When I recounted this conversation to a friend, I realized that my dad, before the last two months, envisioned some version of this for It felt like my dad, with so little expression of emotion, had somehow reached through the phone and extended a hand of peace.himself: To be inquiring about potential husbands for me, possibly within the next year or two. It felt like my dad, with so little expression of emotion, had somehow reached through the phone and extended a hand of peace. I truly believe that bonding over this matchmaking experience is a symbol of how my dad is slowly, but surely, starting to come around about my sexual orientation. He not only still sees me as the same old me, but is possibly also starting to see me as an adult, with some recognition of the kind of journey I have been on that he has been totally oblivious to.
I am incredibly proud of my dad. I can’t imagine how difficult these last two months have been for him, and I don’t expect that I’ll ever know. I do believe that the coming out process is not over with him, and we will have many more conversations in the coming months and years. I hope that some day we will be able to talk about it more openly, and that he will be able to find support in the community that has supported and empowered me at both my brightest and darkest times.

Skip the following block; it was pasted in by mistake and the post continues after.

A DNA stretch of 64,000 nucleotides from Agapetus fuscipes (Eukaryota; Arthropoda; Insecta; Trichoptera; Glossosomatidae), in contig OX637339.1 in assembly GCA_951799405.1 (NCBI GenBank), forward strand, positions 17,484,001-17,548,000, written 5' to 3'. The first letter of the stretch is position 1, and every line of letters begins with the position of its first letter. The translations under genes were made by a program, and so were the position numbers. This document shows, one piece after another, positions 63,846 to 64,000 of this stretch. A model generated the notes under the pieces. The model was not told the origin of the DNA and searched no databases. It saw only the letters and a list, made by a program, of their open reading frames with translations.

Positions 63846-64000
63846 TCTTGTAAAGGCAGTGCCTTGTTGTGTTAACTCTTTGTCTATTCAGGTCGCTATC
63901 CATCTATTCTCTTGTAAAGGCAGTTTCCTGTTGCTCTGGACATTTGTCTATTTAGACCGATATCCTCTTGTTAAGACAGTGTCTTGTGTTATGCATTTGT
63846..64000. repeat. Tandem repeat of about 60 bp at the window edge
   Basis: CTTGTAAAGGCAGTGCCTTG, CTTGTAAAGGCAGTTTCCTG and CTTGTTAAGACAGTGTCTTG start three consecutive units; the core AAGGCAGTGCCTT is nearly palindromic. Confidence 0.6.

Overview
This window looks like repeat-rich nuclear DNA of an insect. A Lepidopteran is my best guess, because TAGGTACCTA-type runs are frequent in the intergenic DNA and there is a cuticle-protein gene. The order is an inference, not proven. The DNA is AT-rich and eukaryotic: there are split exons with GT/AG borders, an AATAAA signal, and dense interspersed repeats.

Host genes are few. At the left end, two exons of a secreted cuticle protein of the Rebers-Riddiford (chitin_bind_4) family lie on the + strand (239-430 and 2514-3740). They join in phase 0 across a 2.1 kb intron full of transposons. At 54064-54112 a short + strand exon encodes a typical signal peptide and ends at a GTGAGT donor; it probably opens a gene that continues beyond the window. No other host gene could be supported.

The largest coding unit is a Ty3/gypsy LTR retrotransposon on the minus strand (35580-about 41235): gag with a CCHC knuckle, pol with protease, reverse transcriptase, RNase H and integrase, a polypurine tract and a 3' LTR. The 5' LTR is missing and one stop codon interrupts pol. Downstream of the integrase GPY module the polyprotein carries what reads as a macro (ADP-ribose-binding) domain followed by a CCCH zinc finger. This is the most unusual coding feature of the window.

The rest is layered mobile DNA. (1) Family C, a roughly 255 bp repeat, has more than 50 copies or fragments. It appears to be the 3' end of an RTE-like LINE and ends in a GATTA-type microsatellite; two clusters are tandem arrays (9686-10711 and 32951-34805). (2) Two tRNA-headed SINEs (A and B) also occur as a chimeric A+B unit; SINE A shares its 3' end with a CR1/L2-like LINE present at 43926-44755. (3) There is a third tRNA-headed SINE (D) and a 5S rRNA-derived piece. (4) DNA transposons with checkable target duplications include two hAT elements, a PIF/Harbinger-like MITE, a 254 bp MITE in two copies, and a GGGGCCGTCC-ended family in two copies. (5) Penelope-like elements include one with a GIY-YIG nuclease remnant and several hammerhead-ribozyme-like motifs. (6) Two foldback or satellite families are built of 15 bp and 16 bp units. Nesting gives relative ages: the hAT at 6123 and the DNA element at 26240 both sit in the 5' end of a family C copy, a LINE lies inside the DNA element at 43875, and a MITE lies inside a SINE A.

On today’s National Coming Out Day, I am completely out to all people in my life for the first time ever, and I want to share my story with all of my communities. It’s not about it “getting better” or some happily-ever-after ending because my journey isn’t over. However, I do hope that my fellow South Asians can begin, and continue, to have conversations about things like sexuality, mental health, and countless other topics that get brushed under the rug because they make us uncomfortable.
I also hope that we won’t need vague, cryptic texts to spark these conversations.
Priya Arora is a graduate student at New York University, studying Human Development and Social Intervention with a research focus on mental health in LGBTQ youths. Born and raised in California, Priya has found a home in New York, and hopes to go on to become a mental health counselor. Follow her on Twitter at @thepriyaarora.